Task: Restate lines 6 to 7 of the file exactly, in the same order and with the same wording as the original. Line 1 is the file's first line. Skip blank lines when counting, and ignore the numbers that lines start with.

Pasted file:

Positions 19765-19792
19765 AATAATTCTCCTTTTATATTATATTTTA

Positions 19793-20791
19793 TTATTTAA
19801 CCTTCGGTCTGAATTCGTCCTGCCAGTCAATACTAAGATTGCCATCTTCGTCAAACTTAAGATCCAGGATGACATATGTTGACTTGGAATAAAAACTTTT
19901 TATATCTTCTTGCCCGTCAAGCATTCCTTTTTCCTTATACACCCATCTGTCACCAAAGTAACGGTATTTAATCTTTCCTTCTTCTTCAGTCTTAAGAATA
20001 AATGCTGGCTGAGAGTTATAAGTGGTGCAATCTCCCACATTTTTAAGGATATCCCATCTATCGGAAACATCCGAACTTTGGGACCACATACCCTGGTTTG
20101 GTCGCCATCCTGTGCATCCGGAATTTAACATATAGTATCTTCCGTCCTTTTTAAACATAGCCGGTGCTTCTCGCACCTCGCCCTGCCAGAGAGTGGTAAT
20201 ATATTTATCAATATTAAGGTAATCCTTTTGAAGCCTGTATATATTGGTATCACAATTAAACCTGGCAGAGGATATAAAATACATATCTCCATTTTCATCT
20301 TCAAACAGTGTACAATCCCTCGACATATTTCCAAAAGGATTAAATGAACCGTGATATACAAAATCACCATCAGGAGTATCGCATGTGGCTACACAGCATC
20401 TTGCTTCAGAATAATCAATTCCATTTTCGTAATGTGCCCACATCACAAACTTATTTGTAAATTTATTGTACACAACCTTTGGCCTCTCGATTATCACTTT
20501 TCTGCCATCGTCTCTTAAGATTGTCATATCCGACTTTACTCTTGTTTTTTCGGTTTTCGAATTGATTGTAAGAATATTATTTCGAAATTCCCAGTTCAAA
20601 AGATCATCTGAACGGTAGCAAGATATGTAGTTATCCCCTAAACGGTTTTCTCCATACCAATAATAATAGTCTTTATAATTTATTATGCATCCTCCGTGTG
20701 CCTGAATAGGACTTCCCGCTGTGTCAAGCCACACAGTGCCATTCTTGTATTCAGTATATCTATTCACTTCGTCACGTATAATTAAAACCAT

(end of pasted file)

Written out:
19901 TATATCTTCTTGCCCGTCAAGCATTCCTTTTTCCTTATACACCCATCTGTCACCAAAGTAACGGTATTTAATCTTTCCTTCTTCTTCAGTCTTAAGAATA
20001 AATGCTGGCTGAGAGTTATAAGTGGTGCAATCTCCCACATTTTTAAGGATATCCCATCTATCGGAAACATCCGAACTTTGGGACCACATACCCTGGTTTG